http://ask.sagemath.org/question/10073/hidden-features-of-sage/?comment=17586#post-id-17586Actually not ! You have to read the sources of Python to discover that fact. I wrote few months ago to the developer of itertools which told me that it was a minor speedup (if you want speed you will not use Python).Sun, 02 Jun 2013 21:16:46 -0500http://ask.sagemath.org/question/10073/hidden-features-of-sage/?comment=17586#post-id-17586Comment by Eviatar Bach for <p>A very hidden feature of Python!</p>
<p>For faster code using itertools you may delete the reference at the end of the loop</p>
<pre><code>sage: from itertools import combinations
sage: sage: timeit('for p in combinations(range(18),5): pass')
625 loops, best of 3: 615 µs per loop
sage: sage: timeit('for p in combinations(range(18),5): del p')
625 loops, best of 3: 322 µs per loop
</code></pre>
<p>The reason is that the iterators in itertools recycle the objects they return if they are the only one to reference it! But is it relevant to optimize Python code?</p>
http://ask.sagemath.org/question/10073/hidden-features-of-sage/?comment=17587#post-id-17587Wow, this is really cool! Is there any documentation anywhere for this?Sun, 02 Jun 2013 17:51:55 -0500http://ask.sagemath.org/question/10073/hidden-features-of-sage/?comment=17587#post-id-17587Answer by tmonteil for <p>In the spirit of the <a href="http://stackoverflow.com/questions/101268/hidden-features-of-python">StackOverflow threads of "hidden" language features</a>, we can use this thread (community wiki) to aggregate useful but little-known features or tricks of Sage. Perhaps these can be collected and added to the documentation in the future.</p>
http://ask.sagemath.org/question/10073/hidden-features-of-sage/?answer=14936#post-id-14936To know whether Sage is running from the notebook or the command line, use the `misc.embedded()` function:
sage: misc.embedded()
False
Thu, 16 May 2013 03:00:10 -0500http://ask.sagemath.org/question/10073/hidden-features-of-sage/?answer=14936#post-id-14936Answer by Jesustc for <p>In the spirit of the <a href="http://stackoverflow.com/questions/101268/hidden-features-of-python">StackOverflow threads of "hidden" language features</a>, we can use this thread (community wiki) to aggregate useful but little-known features or tricks of Sage. Perhaps these can be collected and added to the documentation in the future.</p>
http://ask.sagemath.org/question/10073/hidden-features-of-sage/?answer=14827#post-id-14827Though is general for python, it is always worth reading: [Code like a Pythonista](http://python.net/~goodger/projects/pycon/2007/idiomatic/handout.html)Sun, 28 Apr 2013 22:13:24 -0500http://ask.sagemath.org/question/10073/hidden-features-of-sage/?answer=14827#post-id-14827Answer by Eviatar Bach for <p>In the spirit of the <a href="http://stackoverflow.com/questions/101268/hidden-features-of-python">StackOverflow threads of "hidden" language features</a>, we can use this thread (community wiki) to aggregate useful but little-known features or tricks of Sage. Perhaps these can be collected and added to the documentation in the future.</p>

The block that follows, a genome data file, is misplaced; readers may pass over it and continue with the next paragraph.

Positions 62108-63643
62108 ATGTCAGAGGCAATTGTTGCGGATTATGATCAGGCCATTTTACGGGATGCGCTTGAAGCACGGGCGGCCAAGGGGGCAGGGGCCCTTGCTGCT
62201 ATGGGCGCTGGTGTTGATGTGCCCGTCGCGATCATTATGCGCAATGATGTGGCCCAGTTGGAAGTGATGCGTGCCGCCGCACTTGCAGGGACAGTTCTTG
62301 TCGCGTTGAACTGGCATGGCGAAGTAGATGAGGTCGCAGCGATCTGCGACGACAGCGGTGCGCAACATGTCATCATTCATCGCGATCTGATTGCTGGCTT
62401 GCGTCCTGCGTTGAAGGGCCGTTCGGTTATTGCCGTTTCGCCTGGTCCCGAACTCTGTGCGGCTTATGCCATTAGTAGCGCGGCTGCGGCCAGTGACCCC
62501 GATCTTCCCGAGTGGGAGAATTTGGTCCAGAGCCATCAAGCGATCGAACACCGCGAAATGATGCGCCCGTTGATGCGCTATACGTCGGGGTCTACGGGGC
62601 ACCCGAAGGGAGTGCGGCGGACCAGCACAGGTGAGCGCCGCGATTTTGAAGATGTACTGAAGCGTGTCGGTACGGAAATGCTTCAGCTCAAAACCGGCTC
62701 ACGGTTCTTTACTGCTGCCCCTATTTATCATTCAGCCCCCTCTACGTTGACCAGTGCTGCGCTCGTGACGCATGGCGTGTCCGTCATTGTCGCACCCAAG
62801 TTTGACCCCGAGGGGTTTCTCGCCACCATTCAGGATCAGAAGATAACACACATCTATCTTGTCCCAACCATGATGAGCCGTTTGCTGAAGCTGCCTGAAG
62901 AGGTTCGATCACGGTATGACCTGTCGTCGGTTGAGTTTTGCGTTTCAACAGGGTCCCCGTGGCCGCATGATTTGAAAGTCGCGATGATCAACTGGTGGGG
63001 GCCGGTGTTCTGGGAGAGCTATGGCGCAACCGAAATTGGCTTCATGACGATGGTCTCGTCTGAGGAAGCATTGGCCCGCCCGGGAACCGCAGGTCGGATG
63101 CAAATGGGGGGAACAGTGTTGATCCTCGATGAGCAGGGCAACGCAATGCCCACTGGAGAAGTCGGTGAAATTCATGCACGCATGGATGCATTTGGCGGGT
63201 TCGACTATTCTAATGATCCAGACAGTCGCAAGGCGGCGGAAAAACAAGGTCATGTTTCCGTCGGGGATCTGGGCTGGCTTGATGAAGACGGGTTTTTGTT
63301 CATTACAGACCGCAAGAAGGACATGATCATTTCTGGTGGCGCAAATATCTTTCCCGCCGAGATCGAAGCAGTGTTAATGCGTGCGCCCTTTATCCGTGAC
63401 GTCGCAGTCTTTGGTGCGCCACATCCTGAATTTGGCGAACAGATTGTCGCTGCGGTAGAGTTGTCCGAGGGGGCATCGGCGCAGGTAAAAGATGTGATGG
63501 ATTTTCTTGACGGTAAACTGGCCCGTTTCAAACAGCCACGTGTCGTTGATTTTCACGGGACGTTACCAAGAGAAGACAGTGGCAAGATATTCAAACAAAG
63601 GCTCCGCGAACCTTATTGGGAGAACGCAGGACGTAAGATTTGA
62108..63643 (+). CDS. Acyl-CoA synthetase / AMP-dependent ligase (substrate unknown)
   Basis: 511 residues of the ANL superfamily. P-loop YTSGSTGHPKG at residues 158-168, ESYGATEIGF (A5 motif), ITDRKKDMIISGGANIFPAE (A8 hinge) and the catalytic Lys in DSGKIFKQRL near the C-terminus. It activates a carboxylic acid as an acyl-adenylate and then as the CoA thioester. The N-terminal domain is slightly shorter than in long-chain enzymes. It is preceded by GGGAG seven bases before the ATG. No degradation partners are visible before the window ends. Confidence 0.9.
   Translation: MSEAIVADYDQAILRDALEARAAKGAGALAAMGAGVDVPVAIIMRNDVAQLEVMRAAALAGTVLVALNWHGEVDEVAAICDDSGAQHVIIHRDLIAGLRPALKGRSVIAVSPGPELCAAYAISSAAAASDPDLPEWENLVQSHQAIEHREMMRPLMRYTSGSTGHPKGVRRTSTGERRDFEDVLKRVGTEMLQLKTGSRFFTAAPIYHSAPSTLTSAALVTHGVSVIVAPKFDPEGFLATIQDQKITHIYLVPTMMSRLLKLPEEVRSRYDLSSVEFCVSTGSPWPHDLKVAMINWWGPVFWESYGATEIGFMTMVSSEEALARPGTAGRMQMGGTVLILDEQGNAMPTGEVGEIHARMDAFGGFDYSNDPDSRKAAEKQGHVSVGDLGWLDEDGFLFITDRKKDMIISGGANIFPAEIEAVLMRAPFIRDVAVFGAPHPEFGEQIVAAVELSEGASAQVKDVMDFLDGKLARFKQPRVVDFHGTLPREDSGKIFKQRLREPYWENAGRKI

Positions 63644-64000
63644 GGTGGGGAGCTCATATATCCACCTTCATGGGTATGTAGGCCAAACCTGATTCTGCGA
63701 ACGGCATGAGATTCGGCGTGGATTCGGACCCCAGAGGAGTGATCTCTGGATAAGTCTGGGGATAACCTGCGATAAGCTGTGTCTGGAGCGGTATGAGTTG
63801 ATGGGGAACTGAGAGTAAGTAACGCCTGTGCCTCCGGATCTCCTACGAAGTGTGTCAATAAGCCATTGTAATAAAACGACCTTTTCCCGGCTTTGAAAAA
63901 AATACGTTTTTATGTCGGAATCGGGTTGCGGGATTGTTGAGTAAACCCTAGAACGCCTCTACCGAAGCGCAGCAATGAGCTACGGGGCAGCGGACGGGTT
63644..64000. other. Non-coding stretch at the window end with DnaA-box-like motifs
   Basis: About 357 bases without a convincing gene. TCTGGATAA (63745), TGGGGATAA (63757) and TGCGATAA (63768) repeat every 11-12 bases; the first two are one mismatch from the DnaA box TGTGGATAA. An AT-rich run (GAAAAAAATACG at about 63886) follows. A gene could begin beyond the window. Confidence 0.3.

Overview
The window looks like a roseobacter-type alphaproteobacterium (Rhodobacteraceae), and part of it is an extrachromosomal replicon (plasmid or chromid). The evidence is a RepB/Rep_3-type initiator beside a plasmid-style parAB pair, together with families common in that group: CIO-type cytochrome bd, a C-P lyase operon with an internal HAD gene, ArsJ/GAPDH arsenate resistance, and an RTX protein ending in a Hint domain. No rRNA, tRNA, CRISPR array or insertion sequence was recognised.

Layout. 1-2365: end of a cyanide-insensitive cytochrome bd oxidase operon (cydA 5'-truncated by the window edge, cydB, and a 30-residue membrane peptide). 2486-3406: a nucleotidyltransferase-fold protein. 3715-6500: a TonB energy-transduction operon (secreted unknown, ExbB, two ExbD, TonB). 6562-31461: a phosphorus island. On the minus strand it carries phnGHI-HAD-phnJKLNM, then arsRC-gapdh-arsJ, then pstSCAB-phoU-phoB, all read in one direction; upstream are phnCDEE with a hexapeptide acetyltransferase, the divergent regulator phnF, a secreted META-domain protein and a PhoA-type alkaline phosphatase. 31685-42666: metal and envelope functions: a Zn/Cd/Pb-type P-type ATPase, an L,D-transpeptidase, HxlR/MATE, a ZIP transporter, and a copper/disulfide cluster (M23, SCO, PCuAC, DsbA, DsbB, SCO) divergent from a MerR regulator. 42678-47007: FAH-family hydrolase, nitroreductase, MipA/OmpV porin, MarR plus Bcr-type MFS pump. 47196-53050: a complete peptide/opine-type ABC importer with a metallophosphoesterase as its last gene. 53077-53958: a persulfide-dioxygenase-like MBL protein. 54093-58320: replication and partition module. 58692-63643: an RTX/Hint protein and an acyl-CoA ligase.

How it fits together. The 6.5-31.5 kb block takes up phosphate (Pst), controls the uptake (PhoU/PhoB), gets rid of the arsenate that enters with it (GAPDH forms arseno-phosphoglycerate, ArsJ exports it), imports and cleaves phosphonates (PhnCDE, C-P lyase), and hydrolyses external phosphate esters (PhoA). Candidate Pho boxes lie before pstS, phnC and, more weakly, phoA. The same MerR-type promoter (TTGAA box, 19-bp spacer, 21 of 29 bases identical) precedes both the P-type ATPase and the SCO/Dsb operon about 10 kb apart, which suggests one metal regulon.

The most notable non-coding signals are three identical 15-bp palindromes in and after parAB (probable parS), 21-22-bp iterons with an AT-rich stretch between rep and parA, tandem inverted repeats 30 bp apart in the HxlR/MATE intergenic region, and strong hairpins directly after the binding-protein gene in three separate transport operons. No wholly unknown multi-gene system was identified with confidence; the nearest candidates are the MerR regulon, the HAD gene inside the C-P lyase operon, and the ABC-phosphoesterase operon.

http://ask.sagemath.org/question/10073/hidden-features-of-sage/?answer=14858#post-id-14858Symbolic variables can be created from the command line as follows, faster than typing out `var('x y z')`:
,var x y z
Sun, 28 Apr 2013 18:11:50 -0500http://ask.sagemath.org/question/10073/hidden-features-of-sage/?answer=14858#post-id-14858Answer by vdelecroix for <p>In the spirit of the <a href="http://stackoverflow.com/questions/101268/hidden-features-of-python">StackOverflow threads of "hidden" language features</a>, we can use this thread (community wiki) to aggregate useful but little-known features or tricks of Sage. Perhaps these can be collected and added to the documentation in the future.</p>
http://ask.sagemath.org/question/10073/hidden-features-of-sage/?answer=14951#post-id-14951Locally disable the preparser with the suffix r
It's not really disabling the preparser (the input is still preparsed), but telling the preparser not to process some of the (numerical) input by marking this input as raw (by appending the letter r).
sage: type(12)
<type 'sage.rings.integer.Integer'>
sage: type(12r)
<type 'int'>
sage: type(42.42)
<type 'sage.rings.real_mpfr.RealLiteral'>
sage: type(42.42r)
<type 'float'>
Also works for Python complex numbers:
sage: type(1j)
<type 'sage.rings.complex_number.ComplexNumber'>
sage: type(1jr)
<type 'complex'>
It's a bit similar to specifying some strings as raw by prepending an r to `'...'` or `"..."` or `'''...'''` or `"""..."""`; for instance in `'\t'` the backslash-t produces a tab, but in `r'\t'` it stays backslash-t.Mon, 20 May 2013 09:25:42 -0500http://ask.sagemath.org/question/10073/hidden-features-of-sage/?answer=14951#post-id-14951Answer by Eviatar Bach for <p>In the spirit of the <a href="http://stackoverflow.com/questions/101268/hidden-features-of-python">StackOverflow threads of "hidden" language features</a>, we can use this thread (community wiki) to aggregate useful but little-known features or tricks of Sage. Perhaps these can be collected and added to the documentation in the future.</p>
http://ask.sagemath.org/question/10073/hidden-features-of-sage/?answer=15007#post-id-15007You can clear the screen by simply entering `clear`, as in a Bash shell.Sun, 02 Jun 2013 20:09:57 -0500http://ask.sagemath.org/question/10073/hidden-features-of-sage/?answer=15007#post-id-15007